- Boston Celtics
- Develpment of new practice facility, Boston, MA
- RKW SE
- Purchase of capital stock of Danafilms from founder and ESOP
- Fletcher Granite Company, LLC
- Chapter 11 liquidation of largest U.S. supplier of granite curb
Builder Beware - EPA Targets Stormwater Violations
February 1, 2008
In October 2007, the United States Environmental Protection Agency (EPA) issued a Compliance and Enforcement National Priority Statement setting the agency’s enforcement goals for 2008-2010. The Statement targets three sectors for increased inspections and enforcement of the stormwater management requirements of the Federal Clean Water Act. These three sectors are: (1) residential construction, (2) “big box store” construction and (3) producers of ready-mix concrete, sand and gravel and crushed stone. The EPA asserts that these businesses, generally, are in material non-compliance with stormwater permitting requirements.
The EPA’s program is a continuation of an enforcement strategy first implemented in 2003 when the Stormwater Regulations were revised to require a permit for construction activity involving the disturbance of one or more acres of land. The Federal Clean Water Act imposes permit requirements for any “discharge associated with industrial activity.” In 2003, the EPA designated construction activity involving the disturbance of one or more acres of land as an industrial activity that required a National Pollutant Discharge Elimination System (NPDES) stormwater permit. This expanded the permit obligation. Prior to 2003, only construction activity that disturbed five or more acres of land was required to obtain a NPDES permit. It should be noted that the current permit requirement also applies to smaller sites that are part of a larger, common plan of development which is greater than one acre in size.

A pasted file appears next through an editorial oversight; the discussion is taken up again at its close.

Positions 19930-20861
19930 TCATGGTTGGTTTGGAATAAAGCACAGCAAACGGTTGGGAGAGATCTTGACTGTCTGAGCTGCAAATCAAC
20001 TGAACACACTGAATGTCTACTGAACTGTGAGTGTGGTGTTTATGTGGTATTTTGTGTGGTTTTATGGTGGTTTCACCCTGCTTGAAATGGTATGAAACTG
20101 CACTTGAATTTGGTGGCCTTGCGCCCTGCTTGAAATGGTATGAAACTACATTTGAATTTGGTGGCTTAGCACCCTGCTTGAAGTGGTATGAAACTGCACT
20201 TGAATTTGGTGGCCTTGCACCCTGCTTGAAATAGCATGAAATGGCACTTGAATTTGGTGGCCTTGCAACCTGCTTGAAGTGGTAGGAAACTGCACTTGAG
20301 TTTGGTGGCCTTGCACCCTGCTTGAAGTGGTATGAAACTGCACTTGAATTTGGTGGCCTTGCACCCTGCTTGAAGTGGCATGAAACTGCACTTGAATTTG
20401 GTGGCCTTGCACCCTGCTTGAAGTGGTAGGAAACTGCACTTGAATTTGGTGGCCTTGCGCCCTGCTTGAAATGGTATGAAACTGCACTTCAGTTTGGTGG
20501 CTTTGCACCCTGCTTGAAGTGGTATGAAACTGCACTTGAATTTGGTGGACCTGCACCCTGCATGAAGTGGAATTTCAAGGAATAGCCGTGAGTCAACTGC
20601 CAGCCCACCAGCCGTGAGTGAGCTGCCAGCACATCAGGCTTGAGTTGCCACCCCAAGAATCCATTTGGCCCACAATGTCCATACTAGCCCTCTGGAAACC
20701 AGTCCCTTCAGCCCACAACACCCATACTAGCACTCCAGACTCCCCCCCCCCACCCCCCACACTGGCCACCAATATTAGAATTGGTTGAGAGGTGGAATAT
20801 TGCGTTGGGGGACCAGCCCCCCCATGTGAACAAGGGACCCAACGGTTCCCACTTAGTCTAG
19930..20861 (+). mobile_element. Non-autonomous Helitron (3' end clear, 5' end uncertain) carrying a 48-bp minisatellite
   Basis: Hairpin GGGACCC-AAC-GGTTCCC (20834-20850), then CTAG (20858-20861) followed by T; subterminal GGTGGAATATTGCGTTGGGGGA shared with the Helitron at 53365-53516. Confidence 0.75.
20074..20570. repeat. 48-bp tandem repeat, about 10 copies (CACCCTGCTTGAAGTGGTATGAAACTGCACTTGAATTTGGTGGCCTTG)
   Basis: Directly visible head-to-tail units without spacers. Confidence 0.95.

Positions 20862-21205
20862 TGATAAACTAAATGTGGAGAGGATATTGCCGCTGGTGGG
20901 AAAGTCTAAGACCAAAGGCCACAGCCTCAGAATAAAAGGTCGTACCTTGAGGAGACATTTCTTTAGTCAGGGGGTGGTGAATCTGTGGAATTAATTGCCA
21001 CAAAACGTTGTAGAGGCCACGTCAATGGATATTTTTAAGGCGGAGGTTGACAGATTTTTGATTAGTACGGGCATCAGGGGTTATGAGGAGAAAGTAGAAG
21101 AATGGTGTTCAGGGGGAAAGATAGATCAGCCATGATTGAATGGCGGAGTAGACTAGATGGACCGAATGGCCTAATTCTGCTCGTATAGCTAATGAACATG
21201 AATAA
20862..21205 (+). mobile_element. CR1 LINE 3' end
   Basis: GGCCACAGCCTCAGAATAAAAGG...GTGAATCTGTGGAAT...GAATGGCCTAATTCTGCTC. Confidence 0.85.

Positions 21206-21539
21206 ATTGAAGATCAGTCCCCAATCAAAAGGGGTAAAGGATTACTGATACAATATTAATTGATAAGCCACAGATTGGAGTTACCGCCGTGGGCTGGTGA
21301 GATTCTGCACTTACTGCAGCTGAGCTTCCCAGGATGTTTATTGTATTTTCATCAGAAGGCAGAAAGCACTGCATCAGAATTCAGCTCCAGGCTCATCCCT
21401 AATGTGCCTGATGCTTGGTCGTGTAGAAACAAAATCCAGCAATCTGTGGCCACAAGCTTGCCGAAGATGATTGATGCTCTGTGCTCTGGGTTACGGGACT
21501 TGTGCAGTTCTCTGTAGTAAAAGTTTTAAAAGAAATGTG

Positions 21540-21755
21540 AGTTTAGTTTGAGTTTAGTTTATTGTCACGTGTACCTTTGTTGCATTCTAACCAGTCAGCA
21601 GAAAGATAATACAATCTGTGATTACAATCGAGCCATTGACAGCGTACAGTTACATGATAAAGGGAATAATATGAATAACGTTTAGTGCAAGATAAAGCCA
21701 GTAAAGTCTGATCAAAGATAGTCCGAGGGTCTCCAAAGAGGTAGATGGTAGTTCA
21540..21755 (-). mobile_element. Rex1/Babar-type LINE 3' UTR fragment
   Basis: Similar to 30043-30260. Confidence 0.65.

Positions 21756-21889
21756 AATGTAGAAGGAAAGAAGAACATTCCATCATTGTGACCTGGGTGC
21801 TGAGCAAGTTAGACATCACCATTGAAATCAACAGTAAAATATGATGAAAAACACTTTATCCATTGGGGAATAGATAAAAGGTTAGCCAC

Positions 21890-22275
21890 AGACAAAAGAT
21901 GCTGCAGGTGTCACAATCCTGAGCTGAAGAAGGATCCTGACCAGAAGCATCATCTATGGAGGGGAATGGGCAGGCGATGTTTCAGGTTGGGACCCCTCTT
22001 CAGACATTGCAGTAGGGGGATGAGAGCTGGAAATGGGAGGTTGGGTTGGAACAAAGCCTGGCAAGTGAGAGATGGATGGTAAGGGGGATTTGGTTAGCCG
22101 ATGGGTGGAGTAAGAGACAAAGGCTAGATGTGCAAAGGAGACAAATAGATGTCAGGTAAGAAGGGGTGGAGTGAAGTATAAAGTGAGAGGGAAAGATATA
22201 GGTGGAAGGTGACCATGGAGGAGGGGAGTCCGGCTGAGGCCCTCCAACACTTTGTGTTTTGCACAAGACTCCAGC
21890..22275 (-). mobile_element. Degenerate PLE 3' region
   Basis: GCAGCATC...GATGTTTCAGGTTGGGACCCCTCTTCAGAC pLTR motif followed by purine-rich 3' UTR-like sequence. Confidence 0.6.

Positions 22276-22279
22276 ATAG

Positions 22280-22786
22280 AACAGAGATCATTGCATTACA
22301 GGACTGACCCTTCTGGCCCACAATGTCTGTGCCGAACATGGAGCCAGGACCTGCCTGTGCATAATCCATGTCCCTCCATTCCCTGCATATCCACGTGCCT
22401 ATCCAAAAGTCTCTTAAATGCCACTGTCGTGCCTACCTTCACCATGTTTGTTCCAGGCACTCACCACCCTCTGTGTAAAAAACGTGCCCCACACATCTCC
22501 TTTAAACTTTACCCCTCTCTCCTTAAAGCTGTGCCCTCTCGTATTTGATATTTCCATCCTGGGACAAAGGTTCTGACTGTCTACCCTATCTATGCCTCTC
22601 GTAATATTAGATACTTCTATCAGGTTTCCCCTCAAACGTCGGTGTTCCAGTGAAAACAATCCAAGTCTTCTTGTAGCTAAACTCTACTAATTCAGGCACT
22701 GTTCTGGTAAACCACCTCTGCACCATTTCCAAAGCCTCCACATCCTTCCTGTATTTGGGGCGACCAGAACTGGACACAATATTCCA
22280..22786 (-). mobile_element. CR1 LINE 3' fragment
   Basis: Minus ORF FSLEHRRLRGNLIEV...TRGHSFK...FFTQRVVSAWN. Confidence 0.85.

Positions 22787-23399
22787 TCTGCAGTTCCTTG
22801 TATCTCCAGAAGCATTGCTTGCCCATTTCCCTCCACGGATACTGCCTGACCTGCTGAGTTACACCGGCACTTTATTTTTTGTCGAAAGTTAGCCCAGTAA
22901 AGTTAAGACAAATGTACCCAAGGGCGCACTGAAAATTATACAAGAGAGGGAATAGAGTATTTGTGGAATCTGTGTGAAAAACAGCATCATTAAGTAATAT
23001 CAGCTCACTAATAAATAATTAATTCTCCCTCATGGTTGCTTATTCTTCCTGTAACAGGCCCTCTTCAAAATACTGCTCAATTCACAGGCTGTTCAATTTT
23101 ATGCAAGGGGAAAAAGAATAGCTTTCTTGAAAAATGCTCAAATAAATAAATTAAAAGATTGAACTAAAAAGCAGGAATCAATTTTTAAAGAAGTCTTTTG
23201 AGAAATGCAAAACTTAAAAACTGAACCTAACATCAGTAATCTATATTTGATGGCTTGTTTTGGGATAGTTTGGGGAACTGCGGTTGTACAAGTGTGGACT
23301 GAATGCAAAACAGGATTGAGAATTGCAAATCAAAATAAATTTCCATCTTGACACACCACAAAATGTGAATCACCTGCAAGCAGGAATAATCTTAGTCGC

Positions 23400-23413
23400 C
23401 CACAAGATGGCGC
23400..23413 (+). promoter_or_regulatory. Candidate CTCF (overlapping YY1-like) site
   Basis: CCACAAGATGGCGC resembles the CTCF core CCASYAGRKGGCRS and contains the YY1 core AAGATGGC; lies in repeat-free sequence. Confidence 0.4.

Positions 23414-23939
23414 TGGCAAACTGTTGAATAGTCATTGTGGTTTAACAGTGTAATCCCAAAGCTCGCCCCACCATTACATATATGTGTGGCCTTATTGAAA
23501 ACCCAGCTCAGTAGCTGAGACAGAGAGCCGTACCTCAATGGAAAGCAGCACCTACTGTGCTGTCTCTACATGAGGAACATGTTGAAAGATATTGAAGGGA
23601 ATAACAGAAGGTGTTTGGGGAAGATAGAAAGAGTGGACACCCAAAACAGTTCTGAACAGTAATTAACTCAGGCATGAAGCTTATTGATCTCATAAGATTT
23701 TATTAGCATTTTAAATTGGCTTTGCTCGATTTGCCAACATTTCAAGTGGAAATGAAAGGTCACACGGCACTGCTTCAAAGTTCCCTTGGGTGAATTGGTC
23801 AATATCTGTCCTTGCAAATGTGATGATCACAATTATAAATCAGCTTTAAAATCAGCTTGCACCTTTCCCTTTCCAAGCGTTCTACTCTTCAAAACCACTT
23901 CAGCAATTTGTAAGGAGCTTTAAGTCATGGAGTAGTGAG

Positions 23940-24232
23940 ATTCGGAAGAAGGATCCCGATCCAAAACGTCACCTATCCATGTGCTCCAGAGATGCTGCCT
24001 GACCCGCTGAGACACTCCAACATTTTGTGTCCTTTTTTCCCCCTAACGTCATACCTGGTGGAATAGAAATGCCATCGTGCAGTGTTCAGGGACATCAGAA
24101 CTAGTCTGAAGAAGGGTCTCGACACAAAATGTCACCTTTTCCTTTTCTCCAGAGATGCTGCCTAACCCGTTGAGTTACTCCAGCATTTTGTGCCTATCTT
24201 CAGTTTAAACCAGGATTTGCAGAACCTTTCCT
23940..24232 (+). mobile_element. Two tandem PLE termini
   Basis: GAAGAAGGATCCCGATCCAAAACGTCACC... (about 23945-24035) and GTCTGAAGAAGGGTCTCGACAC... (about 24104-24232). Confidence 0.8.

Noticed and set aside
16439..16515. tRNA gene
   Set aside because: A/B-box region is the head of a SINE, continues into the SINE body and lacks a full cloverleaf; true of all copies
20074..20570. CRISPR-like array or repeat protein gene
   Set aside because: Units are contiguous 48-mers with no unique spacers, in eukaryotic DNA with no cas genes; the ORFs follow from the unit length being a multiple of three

The permit obligation is imposed on persons responsible for either (1) construction plans and specifications, including the ability to make modifications to those plans and specifications, such as a developer, property owner, or general contractor, or (2) day-to-day activities at a project which are necessary to ensure compliance with a stormwater pollution prevention plan for the site, such as a general contractor.
In states where the EPA operates the NPDES permitting program, such as Massachusetts, a Construction General Permit can be obtained by the submission of a Notice of Intent to the EPA through an internet portal. Although not applicable to all construction activity, review of the Construction General Permit is an appropriate first step to determine the applicable permit requirements for any construction activity that will disturb one or more acres of land. A Notice of Intent must be filed seven days prior to the commencement of construction and the applicant must have developed a Stormwater Pollution Prevention Plan (SWPP), in order to obtain coverage under the Construction General Permit. Waivers are available for sites that will involve the disturbance of one to five acres of land. Given the EPA’s enforcement goals, compliance with the stormwater permitting program should be a priority for any development that exceeds one acre.
The enforcement of NPDES permit requirements has been designated a top national priority and is being aggressively pursued. For example, after the Statement was issued EPA Region 1 commenced seven enforcement actions against various developers, contractors and property owners for alleged violations of the stormwater permit program. The EPA is seeking substantial penalties from many of the alleged violators. Given the risks of inspection and enforcement companies in the targeted industries should carefully review their compliance with the stormwater permit program on an ongoing basis.